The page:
total used free shared buffers cached Mem: 2062920 894988 1167932 0 44028 244868 -/+ buffers/cache: 606092 1456828 Swap: 0 0 0

At the time I'm pasting this in here the VMWare console shows around 163mb of ram in use.

Also, here is the fstab file:

# /etc/fstab: static file system information. # # <file system> <mount point> <type> <options> <dump> <pass> proc /proc proc defaults 0 0 # /dev/sda1 UUID=08c85ab4-91f6-4b4e-8a78-d73bf4f2bb81 / ext3 grpquota,errors=remount-ro,usrquota,relatime,rw 0 1 # /dev/sda5 UUID=8175cf43-1ce5-4df9-89c5-67d4a2e4f628 none swap sw 0 0 /dev/scd0 /media/cdrom0 udf,iso9660 user,noauto,exec,utf8 0 0 /dev/fd0 /media/floppy0 auto rw,user,noauto,exec,utf8 0 0 # Beginning of the block added by the VMware software .host:/ /mnt/hgfs vmhgfs defaults,ttl=5 0 0 # End of the block added by the VMware software #Mount backup archive //192.168.10.25/Backups /backup/archive cifs auto,username=######,password=#####,workgroup=workgroup,rw 0 0
Sat, 08/01/2009 - 11:44
pcm2a

Things are still up and running. Maybe we will never know or maybe it has to do with me increasing the VM memory to 2 gigs. Currently VMConsole says 122mb is in use.

The free command is reporting this:

total used free shared buffers cached Mem: 2062920 1698448 364472 0 81020 978792 -/+ buffers/cache: 638636 1424284 Swap: 0 0 0

I'm not exactly sure how to do the calculations on these free numbers to get the real amount.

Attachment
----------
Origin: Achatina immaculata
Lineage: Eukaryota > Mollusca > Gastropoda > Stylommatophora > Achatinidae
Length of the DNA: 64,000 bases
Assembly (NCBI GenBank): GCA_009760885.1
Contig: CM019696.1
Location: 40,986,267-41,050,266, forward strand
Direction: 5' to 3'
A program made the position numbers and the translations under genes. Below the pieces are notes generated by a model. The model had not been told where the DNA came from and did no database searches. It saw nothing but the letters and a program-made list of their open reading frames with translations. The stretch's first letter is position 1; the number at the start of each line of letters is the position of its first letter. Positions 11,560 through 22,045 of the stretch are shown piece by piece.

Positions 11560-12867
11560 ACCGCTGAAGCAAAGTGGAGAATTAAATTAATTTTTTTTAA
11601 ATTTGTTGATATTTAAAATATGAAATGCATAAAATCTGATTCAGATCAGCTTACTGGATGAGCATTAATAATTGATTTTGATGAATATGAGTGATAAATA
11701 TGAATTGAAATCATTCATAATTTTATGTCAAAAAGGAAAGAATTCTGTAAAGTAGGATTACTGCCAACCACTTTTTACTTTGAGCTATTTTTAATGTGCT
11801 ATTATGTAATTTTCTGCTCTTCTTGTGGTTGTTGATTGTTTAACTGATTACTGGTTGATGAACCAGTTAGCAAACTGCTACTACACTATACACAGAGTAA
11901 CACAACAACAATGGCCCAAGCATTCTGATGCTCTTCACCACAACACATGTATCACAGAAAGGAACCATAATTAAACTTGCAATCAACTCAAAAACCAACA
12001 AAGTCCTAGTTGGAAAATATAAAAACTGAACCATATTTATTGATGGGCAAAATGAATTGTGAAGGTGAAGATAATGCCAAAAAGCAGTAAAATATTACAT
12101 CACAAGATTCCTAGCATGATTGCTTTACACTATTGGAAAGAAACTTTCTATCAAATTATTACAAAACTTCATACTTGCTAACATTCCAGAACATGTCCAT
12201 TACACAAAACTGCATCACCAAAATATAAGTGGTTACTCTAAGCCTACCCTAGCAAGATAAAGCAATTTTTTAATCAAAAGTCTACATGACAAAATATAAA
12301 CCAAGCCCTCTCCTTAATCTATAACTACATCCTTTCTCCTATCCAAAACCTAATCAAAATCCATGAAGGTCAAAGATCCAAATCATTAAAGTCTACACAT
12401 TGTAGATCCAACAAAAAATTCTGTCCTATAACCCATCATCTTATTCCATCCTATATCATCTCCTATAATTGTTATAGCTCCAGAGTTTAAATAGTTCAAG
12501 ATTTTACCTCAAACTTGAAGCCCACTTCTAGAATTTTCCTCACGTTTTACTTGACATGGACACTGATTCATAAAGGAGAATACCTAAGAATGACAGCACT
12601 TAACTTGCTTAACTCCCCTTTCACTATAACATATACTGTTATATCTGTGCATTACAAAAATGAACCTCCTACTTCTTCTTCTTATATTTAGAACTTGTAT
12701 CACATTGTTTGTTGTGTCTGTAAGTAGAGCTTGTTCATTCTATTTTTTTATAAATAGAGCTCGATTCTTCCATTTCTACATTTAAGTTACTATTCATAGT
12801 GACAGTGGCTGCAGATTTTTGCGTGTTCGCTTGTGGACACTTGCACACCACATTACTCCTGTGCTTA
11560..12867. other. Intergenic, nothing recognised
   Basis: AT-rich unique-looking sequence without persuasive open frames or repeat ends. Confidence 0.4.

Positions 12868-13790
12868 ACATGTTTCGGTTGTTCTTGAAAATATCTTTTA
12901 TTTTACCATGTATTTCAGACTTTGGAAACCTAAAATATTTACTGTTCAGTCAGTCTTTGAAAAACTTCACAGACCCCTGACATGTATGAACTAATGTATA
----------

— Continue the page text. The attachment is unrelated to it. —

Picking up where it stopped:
Nothing abnormal to report in /var/log/syslog. Nothing abnormal in my ps -auxw.

I have my script running every 15 minutes and spitting the ps -auxw into a folder dated today and pruning files more than 2 days old. I'll leave it running indefinitely until I am sure this isn't going to happen again.

Sat, 08/01/2009 - 11:47
andreychek

Well, it does appear as if you don't have any swap enabled; so any sort of spike in usage that used up your available RAM could have caused the problem you had.

If you had created a swap partition, I don't see anything in your fstab that's enabling it.

I would recommend having swap, as spikes can happen; and it's probably just a matter of time before your 2GB there runs out :-)

-Eric

Sat, 08/01/2009 - 14:11
pcm2a

I'll run gparted and take a screen shot of what the partitions look like. I'm sure I created one....I hope.

Sat, 08/01/2009 - 15:16
pcm2a

Ok, here is a link to a gparted screen shot: http://img31.imagefra.me/img/img31/2/8/1/pcm2a/f_jr8q6wtm_873f2a2.jpg

/dev/hda1, ext3, 77.91gig, 3,83 used /dev/hda2 extended 2.08gig /dev/hda5, linux-swap, 2.08 gig.

This was set up automatically during the install of Ubuntu server. How do I get Ubuntu to start using this swap space?

Also here is a fdisk -l:

sudo fdisk -l [sudo] password for pcm2a:   Disk /dev/sda: 85.8 GB, 85899345920 bytes 255 heads, 63 sectors/track, 10443 cylinders Units = cylinders of 16065 * 512 = 8225280 bytes Disk identifier: 0x0008af06   Device Boot Start End Blocks Id System /dev/sda1 * 1 10171 81698526 83 Linux /dev/sda2 10172 10443 2184840 5 Extended /dev/sda5 10172 10443 2184808+ 82 Linux swap / Solaris
Sat, 08/01/2009 - 15:25
pcm2a